It matters not whether a county tilts Democratic or Republican, all Ohio voters will have the same opportunity to show up and cast an early ballot under a new directive Secretary of State Jon Husted issued today. Husted’s move came in response to a growing controversy over disparities in early voting hours across Ohio. In big urban counties, voters were being confined to normal business hours, but hours were being extended into the evening and Saturdays in several more-Republican counties. “There’s no question that the principle of fairness is being upheld today in Ohio, because all voters are being treated equally,” he said at a hastily called press conference this afternoon. Under his directive, county boards must be open from 8 a.m. to 5 p.m. for the first three weeks, and from 8 a.m. to 7 p.m. for the last two weeks before the Nov. 6 election. No board will have Saturday hours. “For the first time in Ohio history all Ohioans will vote by the same standard,” Husted said. “I am leveling the playing field on voting days and hours during the absentee voting period in each of the 88 counties – rural, urban and suburban.” Early voting in the 2008 presidential election had a “patchwork of hours and days of operation,” he said.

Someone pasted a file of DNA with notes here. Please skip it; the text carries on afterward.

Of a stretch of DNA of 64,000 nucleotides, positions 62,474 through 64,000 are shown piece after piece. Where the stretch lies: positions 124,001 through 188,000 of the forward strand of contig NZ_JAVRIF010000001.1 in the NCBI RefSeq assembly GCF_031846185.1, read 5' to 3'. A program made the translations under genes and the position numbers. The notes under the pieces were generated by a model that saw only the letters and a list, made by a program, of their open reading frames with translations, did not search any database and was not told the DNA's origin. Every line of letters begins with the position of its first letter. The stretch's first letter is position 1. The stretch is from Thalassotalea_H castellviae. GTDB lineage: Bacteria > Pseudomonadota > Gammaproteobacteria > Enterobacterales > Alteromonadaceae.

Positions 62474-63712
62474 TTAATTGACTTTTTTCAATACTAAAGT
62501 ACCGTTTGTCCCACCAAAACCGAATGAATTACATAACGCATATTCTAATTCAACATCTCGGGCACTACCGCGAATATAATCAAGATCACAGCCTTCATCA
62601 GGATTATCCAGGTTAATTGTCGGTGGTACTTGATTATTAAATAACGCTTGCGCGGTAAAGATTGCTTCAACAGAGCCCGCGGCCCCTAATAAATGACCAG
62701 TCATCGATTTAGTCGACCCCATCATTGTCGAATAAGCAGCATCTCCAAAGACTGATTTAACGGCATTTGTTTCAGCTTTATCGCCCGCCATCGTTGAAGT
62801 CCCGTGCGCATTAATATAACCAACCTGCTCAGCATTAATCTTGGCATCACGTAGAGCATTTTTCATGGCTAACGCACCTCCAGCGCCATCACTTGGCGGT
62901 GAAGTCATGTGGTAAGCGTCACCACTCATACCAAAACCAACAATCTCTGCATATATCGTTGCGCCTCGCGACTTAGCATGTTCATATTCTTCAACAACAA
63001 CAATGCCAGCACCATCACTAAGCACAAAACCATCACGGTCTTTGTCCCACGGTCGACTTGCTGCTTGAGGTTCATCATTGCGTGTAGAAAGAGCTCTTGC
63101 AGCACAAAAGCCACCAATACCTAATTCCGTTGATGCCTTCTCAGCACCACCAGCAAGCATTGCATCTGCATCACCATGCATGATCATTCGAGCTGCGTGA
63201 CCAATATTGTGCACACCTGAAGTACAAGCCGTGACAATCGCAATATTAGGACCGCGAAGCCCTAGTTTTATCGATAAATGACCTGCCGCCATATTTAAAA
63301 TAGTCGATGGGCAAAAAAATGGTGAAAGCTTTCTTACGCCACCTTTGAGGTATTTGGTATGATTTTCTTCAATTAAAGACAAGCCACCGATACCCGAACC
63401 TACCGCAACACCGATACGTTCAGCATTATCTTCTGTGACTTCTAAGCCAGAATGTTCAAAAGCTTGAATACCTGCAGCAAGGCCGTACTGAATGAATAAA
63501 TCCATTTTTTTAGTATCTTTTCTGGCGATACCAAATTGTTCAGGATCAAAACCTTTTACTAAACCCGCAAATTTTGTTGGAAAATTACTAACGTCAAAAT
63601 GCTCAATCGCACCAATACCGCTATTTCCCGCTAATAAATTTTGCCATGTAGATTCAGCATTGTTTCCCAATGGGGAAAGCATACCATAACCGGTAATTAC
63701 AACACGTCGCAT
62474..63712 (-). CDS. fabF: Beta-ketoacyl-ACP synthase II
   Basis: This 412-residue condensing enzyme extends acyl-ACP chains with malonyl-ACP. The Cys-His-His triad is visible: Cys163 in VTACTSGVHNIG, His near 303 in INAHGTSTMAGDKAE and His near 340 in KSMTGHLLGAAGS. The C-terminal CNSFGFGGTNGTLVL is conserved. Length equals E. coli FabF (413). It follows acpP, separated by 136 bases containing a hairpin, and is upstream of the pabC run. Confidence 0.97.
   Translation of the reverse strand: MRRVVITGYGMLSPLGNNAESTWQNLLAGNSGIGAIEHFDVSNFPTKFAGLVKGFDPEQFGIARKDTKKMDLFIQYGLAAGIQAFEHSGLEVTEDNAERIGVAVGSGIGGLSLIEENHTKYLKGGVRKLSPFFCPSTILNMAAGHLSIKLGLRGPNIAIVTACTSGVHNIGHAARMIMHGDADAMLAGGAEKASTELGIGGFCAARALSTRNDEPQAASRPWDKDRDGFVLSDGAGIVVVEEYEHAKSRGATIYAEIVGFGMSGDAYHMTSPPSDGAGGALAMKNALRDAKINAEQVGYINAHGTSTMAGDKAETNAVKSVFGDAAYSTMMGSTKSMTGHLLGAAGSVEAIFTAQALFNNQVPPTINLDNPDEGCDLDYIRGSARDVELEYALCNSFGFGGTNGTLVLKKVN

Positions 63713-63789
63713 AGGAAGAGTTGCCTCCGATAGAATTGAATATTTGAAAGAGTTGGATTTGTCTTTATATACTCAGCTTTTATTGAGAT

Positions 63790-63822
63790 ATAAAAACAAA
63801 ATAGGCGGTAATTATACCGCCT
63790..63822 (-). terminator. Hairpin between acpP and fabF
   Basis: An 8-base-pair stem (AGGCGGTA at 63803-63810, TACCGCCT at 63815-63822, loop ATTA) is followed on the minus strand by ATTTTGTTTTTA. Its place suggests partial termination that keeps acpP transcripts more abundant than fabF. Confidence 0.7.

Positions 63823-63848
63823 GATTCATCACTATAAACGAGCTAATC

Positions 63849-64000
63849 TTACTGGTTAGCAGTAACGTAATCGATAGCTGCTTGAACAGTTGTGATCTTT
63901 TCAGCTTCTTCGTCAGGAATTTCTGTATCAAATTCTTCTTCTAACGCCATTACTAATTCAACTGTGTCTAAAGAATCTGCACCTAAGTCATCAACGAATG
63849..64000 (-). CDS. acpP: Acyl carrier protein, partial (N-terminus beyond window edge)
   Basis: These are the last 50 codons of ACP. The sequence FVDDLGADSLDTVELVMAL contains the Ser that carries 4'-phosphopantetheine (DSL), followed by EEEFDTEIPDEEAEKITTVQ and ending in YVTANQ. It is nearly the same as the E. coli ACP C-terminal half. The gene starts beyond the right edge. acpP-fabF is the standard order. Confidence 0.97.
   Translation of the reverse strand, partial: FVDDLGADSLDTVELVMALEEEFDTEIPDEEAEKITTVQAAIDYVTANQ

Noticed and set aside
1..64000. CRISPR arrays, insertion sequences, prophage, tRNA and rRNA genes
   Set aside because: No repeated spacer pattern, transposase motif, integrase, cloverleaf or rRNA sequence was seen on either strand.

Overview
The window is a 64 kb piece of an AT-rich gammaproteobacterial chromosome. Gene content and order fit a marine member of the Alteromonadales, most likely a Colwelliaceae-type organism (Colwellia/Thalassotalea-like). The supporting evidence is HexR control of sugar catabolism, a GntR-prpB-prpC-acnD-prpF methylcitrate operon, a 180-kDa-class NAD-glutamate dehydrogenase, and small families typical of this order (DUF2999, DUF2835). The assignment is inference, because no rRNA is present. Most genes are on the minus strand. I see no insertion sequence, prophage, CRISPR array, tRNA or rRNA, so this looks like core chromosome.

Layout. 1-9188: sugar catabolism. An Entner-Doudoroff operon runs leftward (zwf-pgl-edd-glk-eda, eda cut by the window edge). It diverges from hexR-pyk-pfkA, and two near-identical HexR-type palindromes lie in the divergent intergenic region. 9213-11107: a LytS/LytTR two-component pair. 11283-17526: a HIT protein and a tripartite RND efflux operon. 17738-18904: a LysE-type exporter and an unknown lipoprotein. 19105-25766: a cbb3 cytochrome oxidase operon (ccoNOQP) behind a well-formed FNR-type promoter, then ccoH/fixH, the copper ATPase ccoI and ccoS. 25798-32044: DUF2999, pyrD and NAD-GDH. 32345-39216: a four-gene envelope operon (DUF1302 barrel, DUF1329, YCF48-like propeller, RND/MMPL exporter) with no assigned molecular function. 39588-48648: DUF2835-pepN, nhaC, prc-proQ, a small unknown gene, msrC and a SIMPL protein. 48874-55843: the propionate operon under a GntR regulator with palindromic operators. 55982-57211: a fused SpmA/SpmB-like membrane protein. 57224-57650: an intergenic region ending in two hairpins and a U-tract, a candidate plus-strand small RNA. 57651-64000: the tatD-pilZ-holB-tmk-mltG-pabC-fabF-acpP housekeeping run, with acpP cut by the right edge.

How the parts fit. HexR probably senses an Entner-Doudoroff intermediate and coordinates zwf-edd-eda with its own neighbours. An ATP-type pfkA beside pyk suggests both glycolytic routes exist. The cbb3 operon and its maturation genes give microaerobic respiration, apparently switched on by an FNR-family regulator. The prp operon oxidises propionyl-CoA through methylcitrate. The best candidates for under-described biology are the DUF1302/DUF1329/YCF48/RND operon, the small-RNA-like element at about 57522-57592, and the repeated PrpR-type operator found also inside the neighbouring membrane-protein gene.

The directive also apparently resolves part of a legal dispute between Husted and Democrats, including the campaign of President Barack Obama. The two sides were in federal court today over the Democrats’ lawsuit to restore in-person absentee voting on the three days before the general election. But since Husted’s directive does not provide for Saturday or Sunday hours, that dispute now boils down to whether all Ohioans can cast an early vote on Monday, Nov. 5, or just active members of the military, as Ohio Republicans and the campaign of Mitt Romney want.